A Summary of Flower Girl History & Timeline

The appearance of flower girls in the wedding party is a long held custom dating all the way back to ancient Rome. While the dresses of flower girls and the items they carry have changed many times throughout the years, many believe that a wedding is incomplete without the presence of a flower girl. At Little Robes Royale flower girl dresses make up of 68% of our sales, which is why Coronavirus had such a huge impact on our business. However, it will take more than a virus to kill off a tradition that has been around since Ancient Rome! We are back with the historic tale of the flower girl!

Ancient Rome and Medieval Times

The very first flower girls date back to this era. They often carried bunches of wheat with special herbs and would often sprinkle herbs along the path the bride would soon walk. The wheat and the herbs symbolized fertility for the married couple as they embarked on a new life together. In Medieval times the flower girl would often carry garlic as well to protect the soon to be wedded couple from evil entities and intentions.

The Elizabethan and Victorian Eras

The Elizabethan era saw the advent of scattering rose petals along the path the bride would walk, although in this time period the petals were often scattered along the path from the bride’s home to the church. The Victorian era is when flower girls began to look similar to modern day flower girls. Victorian flower girls often wore simple white dresses made with the intention of wearing more than once. They often carried a basket of fresh flowers or a floral hoop that symbolized that true love lasts forever and is without an end.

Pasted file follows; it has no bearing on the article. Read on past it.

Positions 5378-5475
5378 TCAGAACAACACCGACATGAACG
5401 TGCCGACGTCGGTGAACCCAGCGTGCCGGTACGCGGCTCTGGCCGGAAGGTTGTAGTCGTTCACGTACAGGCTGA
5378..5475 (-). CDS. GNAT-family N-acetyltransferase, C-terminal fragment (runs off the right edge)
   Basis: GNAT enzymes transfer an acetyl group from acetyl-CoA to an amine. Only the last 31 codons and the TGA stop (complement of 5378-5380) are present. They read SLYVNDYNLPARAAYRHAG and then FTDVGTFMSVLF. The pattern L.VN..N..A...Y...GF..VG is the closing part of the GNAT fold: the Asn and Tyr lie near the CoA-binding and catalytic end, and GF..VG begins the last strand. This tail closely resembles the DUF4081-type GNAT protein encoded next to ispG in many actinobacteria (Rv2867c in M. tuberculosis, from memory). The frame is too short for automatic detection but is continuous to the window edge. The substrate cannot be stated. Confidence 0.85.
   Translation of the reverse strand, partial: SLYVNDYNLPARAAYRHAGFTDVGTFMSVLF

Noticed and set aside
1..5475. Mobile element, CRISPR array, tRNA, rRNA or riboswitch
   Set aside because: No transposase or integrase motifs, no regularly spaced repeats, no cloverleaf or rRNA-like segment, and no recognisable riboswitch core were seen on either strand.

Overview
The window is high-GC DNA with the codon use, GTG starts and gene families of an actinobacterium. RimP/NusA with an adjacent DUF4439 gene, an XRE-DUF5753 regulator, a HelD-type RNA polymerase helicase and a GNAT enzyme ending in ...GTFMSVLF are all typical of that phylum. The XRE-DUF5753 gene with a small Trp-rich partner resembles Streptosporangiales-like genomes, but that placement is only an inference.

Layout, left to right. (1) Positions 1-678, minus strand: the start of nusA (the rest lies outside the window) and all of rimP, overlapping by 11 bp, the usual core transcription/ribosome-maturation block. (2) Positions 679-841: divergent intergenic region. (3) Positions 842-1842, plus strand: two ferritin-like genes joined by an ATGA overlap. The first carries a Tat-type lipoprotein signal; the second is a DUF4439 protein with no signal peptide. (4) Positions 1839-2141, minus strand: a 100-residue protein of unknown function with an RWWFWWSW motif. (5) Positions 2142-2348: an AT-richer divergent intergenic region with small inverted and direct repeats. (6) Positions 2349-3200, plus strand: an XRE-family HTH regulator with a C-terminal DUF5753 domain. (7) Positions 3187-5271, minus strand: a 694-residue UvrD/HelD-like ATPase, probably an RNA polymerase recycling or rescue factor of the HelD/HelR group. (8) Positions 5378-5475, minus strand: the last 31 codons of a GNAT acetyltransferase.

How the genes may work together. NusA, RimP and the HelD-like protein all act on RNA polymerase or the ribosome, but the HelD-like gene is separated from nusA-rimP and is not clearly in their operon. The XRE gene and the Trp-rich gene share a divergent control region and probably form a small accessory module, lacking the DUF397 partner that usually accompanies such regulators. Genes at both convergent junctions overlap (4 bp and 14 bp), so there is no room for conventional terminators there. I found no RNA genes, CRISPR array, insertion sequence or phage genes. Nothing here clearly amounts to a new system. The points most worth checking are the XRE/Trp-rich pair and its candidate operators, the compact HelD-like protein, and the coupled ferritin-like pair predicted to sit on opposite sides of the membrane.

Modern Era

Flower girl dresses changed in style quite a bit through the twentieth century. In the 1920s they had more of a flapper look. Starting in the 1940s it was not uncommon for there to be two or more flower girls in attendance. This was most obvious in royal weddings, such as the wedding of Princess Grace in 1957 and the wedding of Princess Margaret in 1960. The 1950s saw a lot of different fabrics such as lace, satin, and organza. The 1960s rocked the “flower child” look. Empire waist gowns were quite prevalent in the 1970s and sometimes had brighter colors or sported different patterns. In the 1980s the trend was for the flower girl to carry dried flowers. Princess Diana was a huge influence on the 1980s. The 1990s saw an influx of more casual style dresses.

Flower Girls At Little Robes Royale

While the dresses of the past century have seen a lot of change, flower girls are still recognized as an important part of any wedding ceremony. It will be interesting to see how the trends of flower girls will evolve in the future.

Please head to our flower girl section for inspiration on your flower girl outfit – remember we can also custom design and change any dress you see to suit and match your special day!

Flower Girl Detailed Time Line

Medieval Times
During medieval times, young attendants carried garlic. It was believed that garlic would ward off evil spirits. Varied significance was given to different herbs during this period.

Elizabethan Era
In the Elizabethan era, the path from a bride’s home to the church would be covered with rose petals. A flower bearer followed the musicians in the wedding procession. The flower girl would carry a silver bride’s cup adorned in ribbons. She would also hold a gilded rosemary branch.

Victorian Era